Enabling a Resilient Digital Economy in the Philippines

In this article, Jose Carlos Reyes, Director of the Cybersecurity Bureau at the Department of Information and Communication Technology (DICT), Philippines shares his insights into how a resilient digital economy in the Philippines can be fostered. This article builds on Tech For Good Institute’s (TFGI) latest research on cyber resilience.

By Jose Carlos Reyes, Director, Cybersecurity Bureau, DICT, Philippines

The Philippine digital economy is experiencing rapid growth, providing a boost to the country’s overall economy. Businesses, both large and small, are utilising digital solutions to enhance efficiency, optimise resources, and deliver innovative digital goods and services. The rate of digital adoption in the country has also risen, with more people incorporating digital technologies into their daily lives. For instance, it is estimated that 75.5 million Filipinos will possess an e-wallet by 2025, a significant increase compared to the 9 million e-wallet users in 2017.

However, despite the increasing adoption of digital technologies, cyber-attacks have become more sophisticated and widespread. Phishing, ransomware, and business email compromise are among the cyber risks faced by the country. Given the interconnected nature of society in this new digital reality, these cyber threats impact everyone—from governments and businesses to micro, small, and medium enterprises, and individuals.

The need for cyber resilience is evident. The overarching vision is to establish a trusted, secure, and reliable digital future for all Filipinos. Strengthening the country’s cybersecurity policy framework, developing a cybersecurity workforce, and ensuring proactive consumer protection are the ultimate objectives.

Strengthening the Philippines’ Cybersecurity Framework

To fortify the cybersecurity posture of the country, the Department of Information and Communications Technology drafted the Philippine National Cybersecurity Plan 2023-2028. This marks the second iteration of the plan, demonstrating the government’s commitment to updating policies and adapting to the evolving threat landscape. While currently in the draft stage, the aim is to establish a Cybersecurity Act that would serve as an enabling law to further enhance the country’s capacity to protect digital assets. The updated plan is based on standards and risk-based methods, with a new emphasis on protecting critical infrastructure.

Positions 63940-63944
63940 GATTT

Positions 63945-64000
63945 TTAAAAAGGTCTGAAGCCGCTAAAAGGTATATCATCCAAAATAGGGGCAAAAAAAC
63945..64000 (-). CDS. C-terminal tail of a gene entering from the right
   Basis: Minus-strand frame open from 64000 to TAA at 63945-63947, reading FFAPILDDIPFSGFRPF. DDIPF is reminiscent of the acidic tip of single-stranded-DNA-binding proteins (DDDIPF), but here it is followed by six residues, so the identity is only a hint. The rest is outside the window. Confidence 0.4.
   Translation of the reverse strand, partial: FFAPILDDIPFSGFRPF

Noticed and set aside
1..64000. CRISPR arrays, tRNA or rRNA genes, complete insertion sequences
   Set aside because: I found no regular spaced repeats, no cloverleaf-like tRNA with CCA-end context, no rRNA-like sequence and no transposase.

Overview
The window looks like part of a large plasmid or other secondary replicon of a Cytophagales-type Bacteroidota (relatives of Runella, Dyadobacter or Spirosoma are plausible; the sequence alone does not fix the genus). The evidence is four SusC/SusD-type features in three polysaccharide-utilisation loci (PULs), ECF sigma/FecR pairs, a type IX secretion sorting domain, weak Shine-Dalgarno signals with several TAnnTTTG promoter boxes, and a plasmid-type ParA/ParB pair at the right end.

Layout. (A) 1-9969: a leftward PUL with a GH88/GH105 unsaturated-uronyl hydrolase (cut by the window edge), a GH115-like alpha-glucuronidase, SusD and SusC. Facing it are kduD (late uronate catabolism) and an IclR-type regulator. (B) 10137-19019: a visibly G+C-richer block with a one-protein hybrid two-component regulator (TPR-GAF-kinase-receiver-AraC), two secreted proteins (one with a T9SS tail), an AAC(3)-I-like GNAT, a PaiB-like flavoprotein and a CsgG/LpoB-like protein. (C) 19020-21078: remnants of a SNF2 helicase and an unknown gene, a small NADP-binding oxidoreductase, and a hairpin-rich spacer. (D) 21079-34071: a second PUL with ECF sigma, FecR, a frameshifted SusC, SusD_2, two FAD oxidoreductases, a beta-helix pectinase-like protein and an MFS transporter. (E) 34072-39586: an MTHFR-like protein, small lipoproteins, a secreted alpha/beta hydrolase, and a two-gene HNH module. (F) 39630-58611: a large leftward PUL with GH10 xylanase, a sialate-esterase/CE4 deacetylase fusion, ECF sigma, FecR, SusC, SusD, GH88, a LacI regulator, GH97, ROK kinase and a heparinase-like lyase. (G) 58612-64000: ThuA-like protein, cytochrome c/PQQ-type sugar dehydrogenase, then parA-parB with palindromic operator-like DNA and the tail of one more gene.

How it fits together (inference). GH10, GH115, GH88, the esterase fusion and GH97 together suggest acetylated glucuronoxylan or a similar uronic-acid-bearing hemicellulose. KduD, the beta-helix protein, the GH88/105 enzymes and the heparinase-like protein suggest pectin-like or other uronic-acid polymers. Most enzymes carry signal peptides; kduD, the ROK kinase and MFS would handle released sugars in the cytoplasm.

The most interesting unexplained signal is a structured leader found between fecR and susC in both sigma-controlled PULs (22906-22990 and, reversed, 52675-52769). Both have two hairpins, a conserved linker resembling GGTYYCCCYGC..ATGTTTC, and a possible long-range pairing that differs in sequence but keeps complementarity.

Moreover, having common standards is key to strengthening the cybersecurity policy framework in the Philippines. These standards provide a common vocabulary towards a shared goal, especially in facilitating coordination and conversations with governments, businesses, and international partners. When formulating these policies, there is a need to balance technology’s performance, security, interoperability, and safety requirements. Coordination between the government and the private sector is crucial, especially in addressing complexities in assessment regimes, accreditations, and certifications.

Developing the Cybersecurity Workforce

However, cyber resilience is not solely about policy or technical standards. The human element remains crucial. Developing competent cybersecurity professionals is essential to realising a secure digital future. Promoting digital literacy and cyber hygiene is equally vital. In an age of digitalisation, citizens must be aware of cyber threats and equipped to protect themselves. Securing the country’s cyberspace is a collaborative effort with the end goal of fostering a culture of vigilance and awareness among everyone.

Collaborating with the academe across the nation is one of the DICT’s priorities in enforcing its National Cybersecurity Plan. The department hopes to incorporate cybersecurity education into the academic curriculum by forming collaborations with academic institutions. This will guarantee that students have the information and abilities needed to tackle today’s cybersecurity issues. These collaborations involve the development of specialised courses and degree programs in cybersecurity. By working closely with universities, the DICT ensures that the content is relevant, up-to-date, and aligned with the dynamic nature of cyber threats. This proactive approach not only addresses the immediate demand for skilled professionals but also establishes a sustainable pipeline of cybersecurity talent for the future.

Ensuring Consumer Protection